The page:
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Wednesday, 2 November 2011

Mind games

'Why do you climb? Sometimes our motivations, which fuel us at the start of a climbing career, can return to haunt us later on. For example many climbers feel that they are overcoming something or proving something by climbing, which can be very motivating and empowering initially, but unless you are super talented, there will come a point where you can no longer overcome or prove something simply because you cant climb any harder, and the weight of expectation then becomes an double edged sword.

Clinical psychologists have a long history of working with fears and phobias and there is good research evidence to help you match up specific approaches to specific fears. For example, behavioral approaches such as exposing yourself to the thing that frightens you (eg practising falling off if that's what terrifies you) in incremental stages will help you recondition yourself. However, in practice many people find that going straight into exposure can be too difficult.'

Cognitive behavioral techniques (CBT)- Which aim to tackle unhelpful thoughts and undermine the evidence for them through behavioral experiments, can also be helpful and have been proven successful. For example, perhaps your self talk goes along the lines of “this is hard, this is too hard, I can never do overhangs” etc etc, then the approach would be to gather evidence to the contrary of this, eg record times when you have climbed harder and successfully completed overhangs. You would then spend time practicing more helpful self talk so that you can access this in your anxiety-provoking climbing situations.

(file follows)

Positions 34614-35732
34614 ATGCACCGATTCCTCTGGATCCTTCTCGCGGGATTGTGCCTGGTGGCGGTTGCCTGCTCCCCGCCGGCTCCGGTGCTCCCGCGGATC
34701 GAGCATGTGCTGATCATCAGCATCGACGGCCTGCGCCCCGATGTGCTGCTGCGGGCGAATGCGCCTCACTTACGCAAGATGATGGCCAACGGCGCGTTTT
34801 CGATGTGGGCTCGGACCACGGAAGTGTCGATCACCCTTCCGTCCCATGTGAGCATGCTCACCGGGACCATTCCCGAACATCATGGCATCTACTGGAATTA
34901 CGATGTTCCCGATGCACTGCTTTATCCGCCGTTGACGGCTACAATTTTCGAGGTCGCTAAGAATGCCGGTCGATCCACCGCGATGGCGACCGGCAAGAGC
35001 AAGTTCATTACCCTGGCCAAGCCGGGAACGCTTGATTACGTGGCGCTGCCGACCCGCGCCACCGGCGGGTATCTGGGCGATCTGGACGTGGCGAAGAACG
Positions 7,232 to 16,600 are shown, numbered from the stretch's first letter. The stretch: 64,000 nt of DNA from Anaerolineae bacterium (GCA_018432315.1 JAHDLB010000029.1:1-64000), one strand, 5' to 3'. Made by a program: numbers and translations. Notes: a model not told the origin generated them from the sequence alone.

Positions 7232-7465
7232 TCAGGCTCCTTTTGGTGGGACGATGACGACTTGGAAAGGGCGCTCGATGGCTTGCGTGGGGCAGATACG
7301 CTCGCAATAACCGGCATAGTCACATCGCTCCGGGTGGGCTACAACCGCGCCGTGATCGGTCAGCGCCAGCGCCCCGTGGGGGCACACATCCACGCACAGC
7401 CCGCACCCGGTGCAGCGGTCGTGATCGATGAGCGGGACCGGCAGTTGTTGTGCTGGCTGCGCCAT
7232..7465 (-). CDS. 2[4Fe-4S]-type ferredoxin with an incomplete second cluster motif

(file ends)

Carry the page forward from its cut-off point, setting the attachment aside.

Neurolinguistic programming (NLP)- Which also aims to change unhelpful patterns of thinking, where you may use anchoring techniques in different sensory modalities to replace anxiety with relaxation, eg place a sticker on the back of your hand for you to look at when you feel anxious, which you have previously looked at whilst practicing being relaxed.

Mindfulness techniques- Are essentially meditative, but don't require sitting in a quiet place and chanting. Rather, we allow ourselves to be fully present in the moment, connecting with all our sensory experiences. This can be particularly helpful when climbing as attention to all elements of the sensory experience can improve performance. For example, noticing areas of tension and relaxation in our body can ensure the right amount of force is used at the right time and place; paying close visual attention to the rock in front of us can help us spot hidden variations which allow for better positioning, and so on.

Extracts taken from UKC Full article available from-http://www.ukclimbing.com/articles/page.php?id=1127 

Next step- To continue with experimental videos based upon the above behavior altering techniques.

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